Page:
Meat Loaf rock opera icon

Larger than life superstar dies at 74

Meat Loaf hit the big time in 1977 with his debut album, Bat Out Of Hell.

The 14-time platinum album has sold more than 44 million copies worldwide and stayed on the charts for over nine years. It still sells 200,000 copies annually, making it one of the best-selling albums of history.

Meat Loaf followed it with Bat Out Of Hell II: Back Into Hell, and Bat Out Of Hell III: The Monster Is Loose, with the trilogy selling more than 65 million copies.

Meat Loaf’s longtime collaborator and songwriter Jim Steinman wrote all the songs on Bat Out of Hell. Jim Steinman died in April 2021. He was 73.

Meat Loaf rock opera icon
Meatloaf and Jim Steinman

The album included many of Meat Loaf’s most famous songs, including You Took the Words Right Out of My Mouth and Two Out of Three Ain’t Bad.

His single I’d Do Anything For Love (But I Won’t Do That) reached number one in 28 countries and won him a Grammy.

The Dallas-born superstar, whose real name was Michael Lee Aday, sold more than 100 million albums worldwide and starred in 65 movies, including the role of Eddie in the 1975 musical film The Rocky Horror Picture Show.

Meat Loaf with his wife Deborah

His wife Deborah, daughters Pearl and Amanda and close friends were at his bedside during his last 24 hours.

BIO SNAPSHOT from The Daily Mail

Meat Loaf initially made his name in theatre productions, including a Broadway run of Hair, and then found his feet in the stage and film versions of The Rocky Horror Picture Show, playing Eddie, the ex-delivery man and partial brain donor to Rocky.

At the same time, he began Bat Out Of Hell — which featured the eponymous classic Paradise By The Dashboard Light and Two Out Of Three Ain’t Bad — with composer Jim Steinman.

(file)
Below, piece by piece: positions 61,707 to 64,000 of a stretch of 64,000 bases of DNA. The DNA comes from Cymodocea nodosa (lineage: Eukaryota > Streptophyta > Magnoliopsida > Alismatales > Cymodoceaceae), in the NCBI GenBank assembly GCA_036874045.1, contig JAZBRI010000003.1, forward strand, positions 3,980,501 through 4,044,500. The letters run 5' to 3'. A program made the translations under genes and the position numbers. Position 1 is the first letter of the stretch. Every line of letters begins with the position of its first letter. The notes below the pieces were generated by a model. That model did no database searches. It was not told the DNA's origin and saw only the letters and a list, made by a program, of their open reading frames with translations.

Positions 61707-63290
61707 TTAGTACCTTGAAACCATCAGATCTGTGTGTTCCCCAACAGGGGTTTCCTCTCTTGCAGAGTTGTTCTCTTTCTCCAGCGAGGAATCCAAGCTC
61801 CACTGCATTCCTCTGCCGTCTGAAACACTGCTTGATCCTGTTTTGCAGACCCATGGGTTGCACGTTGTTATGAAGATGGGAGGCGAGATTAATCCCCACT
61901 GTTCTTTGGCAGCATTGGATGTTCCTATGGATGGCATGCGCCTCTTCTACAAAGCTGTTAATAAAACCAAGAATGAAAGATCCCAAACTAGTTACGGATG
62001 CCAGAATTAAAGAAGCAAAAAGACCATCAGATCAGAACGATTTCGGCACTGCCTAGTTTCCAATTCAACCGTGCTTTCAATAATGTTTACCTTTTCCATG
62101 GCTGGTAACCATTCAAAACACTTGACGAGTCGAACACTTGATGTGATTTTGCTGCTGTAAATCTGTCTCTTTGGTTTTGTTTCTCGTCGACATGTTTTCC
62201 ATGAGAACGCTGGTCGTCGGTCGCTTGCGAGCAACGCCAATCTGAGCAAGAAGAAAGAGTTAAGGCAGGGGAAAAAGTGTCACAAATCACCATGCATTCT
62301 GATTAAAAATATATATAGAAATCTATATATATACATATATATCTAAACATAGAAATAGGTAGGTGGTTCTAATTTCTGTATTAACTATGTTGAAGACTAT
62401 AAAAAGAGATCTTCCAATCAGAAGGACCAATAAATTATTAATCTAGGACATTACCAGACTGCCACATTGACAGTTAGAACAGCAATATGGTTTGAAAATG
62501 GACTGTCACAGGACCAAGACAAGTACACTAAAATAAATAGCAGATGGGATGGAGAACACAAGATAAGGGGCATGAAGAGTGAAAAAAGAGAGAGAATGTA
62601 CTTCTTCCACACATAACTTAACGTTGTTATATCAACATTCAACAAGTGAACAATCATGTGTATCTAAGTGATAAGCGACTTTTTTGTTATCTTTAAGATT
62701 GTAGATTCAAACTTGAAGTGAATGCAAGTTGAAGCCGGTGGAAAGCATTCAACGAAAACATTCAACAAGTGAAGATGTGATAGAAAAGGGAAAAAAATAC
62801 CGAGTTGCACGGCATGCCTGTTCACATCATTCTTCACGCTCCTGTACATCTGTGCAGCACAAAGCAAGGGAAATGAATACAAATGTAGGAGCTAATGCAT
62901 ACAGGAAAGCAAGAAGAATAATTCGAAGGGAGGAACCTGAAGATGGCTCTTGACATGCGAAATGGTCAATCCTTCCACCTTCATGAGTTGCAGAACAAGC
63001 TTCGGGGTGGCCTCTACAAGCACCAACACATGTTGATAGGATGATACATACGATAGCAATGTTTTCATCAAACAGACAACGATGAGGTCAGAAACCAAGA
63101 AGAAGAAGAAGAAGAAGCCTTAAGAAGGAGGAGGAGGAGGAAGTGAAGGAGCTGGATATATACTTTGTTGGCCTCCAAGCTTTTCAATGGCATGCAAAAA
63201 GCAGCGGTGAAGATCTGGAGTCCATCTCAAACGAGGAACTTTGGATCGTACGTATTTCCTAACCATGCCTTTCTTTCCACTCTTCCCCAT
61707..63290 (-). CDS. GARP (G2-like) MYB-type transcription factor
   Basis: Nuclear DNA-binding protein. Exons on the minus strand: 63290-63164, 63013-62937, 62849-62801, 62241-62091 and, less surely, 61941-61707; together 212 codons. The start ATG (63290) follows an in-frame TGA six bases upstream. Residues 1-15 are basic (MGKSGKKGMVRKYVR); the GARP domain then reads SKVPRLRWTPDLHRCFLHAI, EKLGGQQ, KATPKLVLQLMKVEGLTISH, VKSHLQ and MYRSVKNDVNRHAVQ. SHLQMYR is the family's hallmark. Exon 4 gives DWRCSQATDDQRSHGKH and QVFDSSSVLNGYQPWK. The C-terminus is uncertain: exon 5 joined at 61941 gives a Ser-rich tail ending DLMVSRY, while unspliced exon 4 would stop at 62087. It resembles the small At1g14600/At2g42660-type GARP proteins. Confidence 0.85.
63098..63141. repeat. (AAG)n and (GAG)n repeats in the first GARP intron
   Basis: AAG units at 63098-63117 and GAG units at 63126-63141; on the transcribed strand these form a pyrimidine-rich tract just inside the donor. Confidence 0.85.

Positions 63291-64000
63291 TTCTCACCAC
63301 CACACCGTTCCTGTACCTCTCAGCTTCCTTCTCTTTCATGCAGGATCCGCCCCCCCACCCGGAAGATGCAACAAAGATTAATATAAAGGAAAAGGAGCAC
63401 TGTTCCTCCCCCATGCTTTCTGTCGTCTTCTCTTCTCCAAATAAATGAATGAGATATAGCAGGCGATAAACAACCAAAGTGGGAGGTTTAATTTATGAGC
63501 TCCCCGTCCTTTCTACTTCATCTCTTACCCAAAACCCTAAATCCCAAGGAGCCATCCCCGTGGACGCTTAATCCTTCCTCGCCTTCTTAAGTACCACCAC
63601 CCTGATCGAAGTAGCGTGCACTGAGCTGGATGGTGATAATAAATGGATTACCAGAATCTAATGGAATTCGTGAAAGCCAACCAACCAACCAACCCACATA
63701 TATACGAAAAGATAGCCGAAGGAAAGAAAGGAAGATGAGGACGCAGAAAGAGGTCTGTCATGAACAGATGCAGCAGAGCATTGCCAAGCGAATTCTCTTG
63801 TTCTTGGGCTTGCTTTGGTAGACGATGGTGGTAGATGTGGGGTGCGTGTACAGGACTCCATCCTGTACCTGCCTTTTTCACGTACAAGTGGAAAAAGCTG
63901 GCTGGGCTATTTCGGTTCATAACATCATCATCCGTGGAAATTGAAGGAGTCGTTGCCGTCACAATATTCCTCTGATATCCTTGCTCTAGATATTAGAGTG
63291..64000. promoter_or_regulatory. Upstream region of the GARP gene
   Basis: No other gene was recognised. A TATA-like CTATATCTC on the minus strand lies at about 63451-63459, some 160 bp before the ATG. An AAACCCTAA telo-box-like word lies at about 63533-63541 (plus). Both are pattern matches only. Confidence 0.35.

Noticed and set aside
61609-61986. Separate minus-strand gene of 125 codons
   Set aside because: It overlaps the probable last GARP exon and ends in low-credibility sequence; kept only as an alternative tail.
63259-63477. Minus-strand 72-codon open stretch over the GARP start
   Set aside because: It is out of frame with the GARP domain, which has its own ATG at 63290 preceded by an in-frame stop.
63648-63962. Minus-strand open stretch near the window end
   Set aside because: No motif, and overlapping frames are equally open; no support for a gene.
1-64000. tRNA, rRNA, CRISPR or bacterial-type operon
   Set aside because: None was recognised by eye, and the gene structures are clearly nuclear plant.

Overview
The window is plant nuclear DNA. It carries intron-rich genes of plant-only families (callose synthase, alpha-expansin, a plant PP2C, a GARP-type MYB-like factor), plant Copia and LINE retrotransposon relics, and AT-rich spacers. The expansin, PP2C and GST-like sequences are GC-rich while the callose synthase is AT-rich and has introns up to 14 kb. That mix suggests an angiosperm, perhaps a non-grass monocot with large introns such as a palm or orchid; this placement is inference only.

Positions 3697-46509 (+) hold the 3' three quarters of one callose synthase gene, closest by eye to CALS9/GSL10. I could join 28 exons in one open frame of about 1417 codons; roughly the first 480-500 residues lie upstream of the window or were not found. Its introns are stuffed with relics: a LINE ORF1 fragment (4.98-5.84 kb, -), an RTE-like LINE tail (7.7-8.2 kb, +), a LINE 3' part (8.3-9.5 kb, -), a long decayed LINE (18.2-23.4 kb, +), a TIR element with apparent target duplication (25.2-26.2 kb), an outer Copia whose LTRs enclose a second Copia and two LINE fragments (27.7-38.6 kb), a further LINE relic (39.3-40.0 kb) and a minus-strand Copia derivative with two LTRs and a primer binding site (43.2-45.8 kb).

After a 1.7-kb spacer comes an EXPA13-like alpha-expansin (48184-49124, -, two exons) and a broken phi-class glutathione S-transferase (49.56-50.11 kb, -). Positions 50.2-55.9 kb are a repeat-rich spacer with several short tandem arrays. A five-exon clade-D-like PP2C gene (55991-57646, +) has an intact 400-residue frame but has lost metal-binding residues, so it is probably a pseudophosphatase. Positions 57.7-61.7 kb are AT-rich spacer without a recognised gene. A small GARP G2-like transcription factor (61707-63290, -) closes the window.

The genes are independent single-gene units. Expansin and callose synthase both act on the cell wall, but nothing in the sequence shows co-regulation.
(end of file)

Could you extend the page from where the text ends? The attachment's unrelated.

Although rejected by every major label, it was released in 1977 to huge international success.

His follow-ups failed to set fans alight until he made a blazing comeback with Bat Out Of Hell‘s sequel 16 years later in 1993.

Lead single I’d Do Anything For Love (But I Won’t Do That) reached number one in 28 countries and earned him a Grammy award.

He followed up with 1995’s Welcome To The Neighbourhood, which went platinum in the UK and US, and his third Bat Out Of Hell album, The Monster Is Loose, in 2006.

The Bat Out Of Hell trilogy was also adapted in to a stage musical, which was written by Steinman and featured some of the musician’s best-loved hits.

Meat Loaf was plagued by health issues, including asthma, which caused him to collapse on stage during a concert in Pittsburgh in 2011.

He suffered from a medical condition called Wolff-Parkinson-White, which causes an irregular heartbeat, and underwent surgery in 2003 in London.

Meat Loaf reunited with Steinman for the fourth time for his last studio album Braver Than We Are, which was released in 2016 and reached fourth place in the UK album charts.

Around his music career, he continued to act, most notably as Robert ‘Bob’ Paulson in David Fincher’s Fight Club in 1999 and with a cameo in the Spice Girls’ Spice World film.

Meat Loaf had two daughters, TV actress Amanda Aday and adopted daughter Pearl, from his marriage to ex-wife Leslie.

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Garcia, righteous revolutionary


“If we had any nerve at all, if we had any real character, we would make an effort to address the wrongs in this society, righteously.” — Jerry Garcia